Servizio Comunitario di Informazione in materia di Ricerca e Sviluppo - CORDIS


REGENMED Sintesi della relazione

Project ID: 19822
Finanziato nell'ambito di: FP6-MOBILITY
Paese: United Kingdom

Final Activity Report Summary - REGENMED (Regenerative medicine)

Regenerative medicine is an emerging interdisciplinary field of research and clinical applications focussed on the repair, replacement or regeneration of cells, tissues or organs. It holds the promise of regenerating damaged tissues and organs in the body by stimulating previously irreparable organs to heal themselves. Importantly, regenerative medicine has the potential to solve the problem of the shortage of donor organs as well as solve the problem of organ transplant rejection, since the organ cells will match those of the patient.

The range of the utilised approaches included stem cell transplantation, tissue engineering and the reprogramming of cell and tissue types, i.e. transdifferentiation, all of which were carried out at the Centre for Regenerative Medicine (CRM) at the University of Bath. This was an interdepartmental network set up to enable work on regenerative medicine to be underpinned by an understanding of normal developmental mechanisms. It brought together groups working on developmental biology, stem cell biology and tissue engineering in the departments of biology and biochemistry, chemical engineering and pharmacy and pharmacology.

The aim of this Marie Curie Early Stage Training (EST) project was to train young scientists on the field of regenerative medicine. The project brought to the University of Bath 16 outstanding young researchers from the European Union and further afield, from Italy, Germany, Spain, Ireland, Poland, Israel, India and Argentina, with the threefold aims of:

1. training them in the new science of regenerative medicine
2. establishing new research links with other countries, and
3. enabling them to be better professional scientists in their careers by exposing them to both research specific and transferable skills training.

The fellows undertook research training in all the areas described above. In particular, work was done on the following topics:

1. obtaining a better understanding of the ability to convert liver cells into pancreas cells, i.e. via transdifferentiation, in order to increase the production of insulin that was deficient in type I diabetic patients
2. a related project was the creation of bioartificial tissue from cells using tissue engineering and cell culture. Biodegradable polymer (PLGA) scaffolds were used to grow transdifferentiated liver cells and observe how they were stimulated to become potential pancreatic cells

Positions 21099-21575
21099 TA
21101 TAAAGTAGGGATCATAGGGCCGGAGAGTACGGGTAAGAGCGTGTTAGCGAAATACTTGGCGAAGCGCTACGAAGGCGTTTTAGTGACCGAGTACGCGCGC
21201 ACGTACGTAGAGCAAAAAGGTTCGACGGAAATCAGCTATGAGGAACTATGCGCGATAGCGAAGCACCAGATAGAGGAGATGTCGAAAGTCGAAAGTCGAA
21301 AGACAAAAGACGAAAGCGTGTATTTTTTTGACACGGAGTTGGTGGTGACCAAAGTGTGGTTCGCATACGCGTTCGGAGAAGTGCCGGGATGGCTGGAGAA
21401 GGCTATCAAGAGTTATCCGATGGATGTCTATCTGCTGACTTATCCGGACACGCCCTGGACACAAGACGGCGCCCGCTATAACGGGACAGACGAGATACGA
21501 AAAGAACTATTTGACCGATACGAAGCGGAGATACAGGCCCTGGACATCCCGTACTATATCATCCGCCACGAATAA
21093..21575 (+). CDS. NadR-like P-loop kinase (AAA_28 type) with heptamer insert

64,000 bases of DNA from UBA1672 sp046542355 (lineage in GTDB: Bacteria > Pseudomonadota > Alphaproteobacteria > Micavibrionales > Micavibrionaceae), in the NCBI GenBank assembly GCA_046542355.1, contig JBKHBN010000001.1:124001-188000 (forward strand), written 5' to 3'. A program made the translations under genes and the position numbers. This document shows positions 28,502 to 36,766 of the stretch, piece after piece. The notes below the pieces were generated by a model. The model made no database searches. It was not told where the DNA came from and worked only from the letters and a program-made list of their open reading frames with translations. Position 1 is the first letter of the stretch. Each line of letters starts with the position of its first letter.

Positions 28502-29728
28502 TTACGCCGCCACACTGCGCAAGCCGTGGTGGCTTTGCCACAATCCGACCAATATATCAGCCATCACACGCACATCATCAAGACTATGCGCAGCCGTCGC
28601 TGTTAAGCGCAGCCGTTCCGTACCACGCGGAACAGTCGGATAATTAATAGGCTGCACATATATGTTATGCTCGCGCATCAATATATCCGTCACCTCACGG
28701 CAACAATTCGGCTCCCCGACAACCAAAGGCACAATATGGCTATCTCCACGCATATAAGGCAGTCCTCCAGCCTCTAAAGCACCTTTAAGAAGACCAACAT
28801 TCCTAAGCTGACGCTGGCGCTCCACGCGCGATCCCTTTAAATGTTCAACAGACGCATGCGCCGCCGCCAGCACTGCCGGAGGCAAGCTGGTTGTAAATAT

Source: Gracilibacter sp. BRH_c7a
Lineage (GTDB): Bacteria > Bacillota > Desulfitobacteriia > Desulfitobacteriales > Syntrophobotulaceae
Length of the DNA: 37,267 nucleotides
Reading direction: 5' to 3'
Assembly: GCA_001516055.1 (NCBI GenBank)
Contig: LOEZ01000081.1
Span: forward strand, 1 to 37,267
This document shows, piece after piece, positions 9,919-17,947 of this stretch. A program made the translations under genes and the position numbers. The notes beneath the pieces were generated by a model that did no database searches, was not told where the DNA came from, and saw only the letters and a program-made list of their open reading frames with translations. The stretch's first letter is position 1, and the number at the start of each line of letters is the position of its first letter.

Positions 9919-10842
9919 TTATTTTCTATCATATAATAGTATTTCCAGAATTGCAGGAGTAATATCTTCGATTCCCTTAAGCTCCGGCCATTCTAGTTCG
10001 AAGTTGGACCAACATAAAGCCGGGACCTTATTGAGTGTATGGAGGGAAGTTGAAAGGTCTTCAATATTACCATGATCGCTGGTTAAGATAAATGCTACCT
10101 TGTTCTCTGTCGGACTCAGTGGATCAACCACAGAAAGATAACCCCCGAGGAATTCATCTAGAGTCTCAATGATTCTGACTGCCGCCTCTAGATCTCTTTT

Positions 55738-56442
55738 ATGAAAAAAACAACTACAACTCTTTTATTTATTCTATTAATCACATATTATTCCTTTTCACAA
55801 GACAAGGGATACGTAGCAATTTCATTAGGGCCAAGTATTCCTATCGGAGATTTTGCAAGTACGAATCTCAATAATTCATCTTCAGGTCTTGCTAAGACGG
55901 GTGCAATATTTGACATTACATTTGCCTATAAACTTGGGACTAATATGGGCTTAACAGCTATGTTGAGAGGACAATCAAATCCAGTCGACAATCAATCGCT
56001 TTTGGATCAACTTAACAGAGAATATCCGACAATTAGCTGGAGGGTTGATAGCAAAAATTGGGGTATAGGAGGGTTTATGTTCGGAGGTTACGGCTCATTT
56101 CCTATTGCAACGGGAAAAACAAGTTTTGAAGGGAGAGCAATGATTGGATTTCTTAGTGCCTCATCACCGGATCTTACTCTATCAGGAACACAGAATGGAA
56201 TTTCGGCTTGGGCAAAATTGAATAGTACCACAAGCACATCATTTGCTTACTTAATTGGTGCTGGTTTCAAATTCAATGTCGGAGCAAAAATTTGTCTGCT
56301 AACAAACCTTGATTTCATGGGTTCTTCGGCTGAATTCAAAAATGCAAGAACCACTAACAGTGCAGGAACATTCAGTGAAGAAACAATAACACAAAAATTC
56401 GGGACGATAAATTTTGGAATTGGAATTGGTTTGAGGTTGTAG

3. a new gene, RASSF7, was discovered, which was highly expressed in a variety of cancers. The reproach focussed on trying to determine the direct contribution of this gene to tumour progression
4. a model organism, known as the zebrafish, was used to study the way nerves developed allowing a better understanding of protein molecules that were only inherited from the mother
5. a novel protein, termed Zscan4c, was found in mouse embryonic stem cells and its mechanism of action was under investigation by the time of the project completion
6. induced pluripotent stem cells (iPSCs) were first discovered in 2008 and had great potential for therapy. However, studies suggested that reprogramming to a pluripotent state might not always be stable, and this had implications for human therapy
7. hollow fibre membranes, made of poly-lactic-co-glycolic acid (PLGA), were developed within a bioreactor system in order to direct stem cell differentiation and thus potentially avoid the problem of needing large quantities of costly growth factors that were required over long periods for stem cell differentiation
8. adult cartilage in joints had limited regenerative and reparative capacities. Human adipose-tissue derived stem cells (hASCs) represented an excellent candidate source for cell therapy and their use was under evaluation by the project consortium
9. a short term visitor learned about microinjection, electrical stimulation of molecular entry into cells, i.e. electroporation, and chick embryo manipulation techniques.

All the above mentioned approaches were to be used further, in order to understand better how to engineer skeletal tissues.


Alan WHEALS, (Senior Lecturer)
Tel.: +44-1225-383583
Fax: +44-1225-386779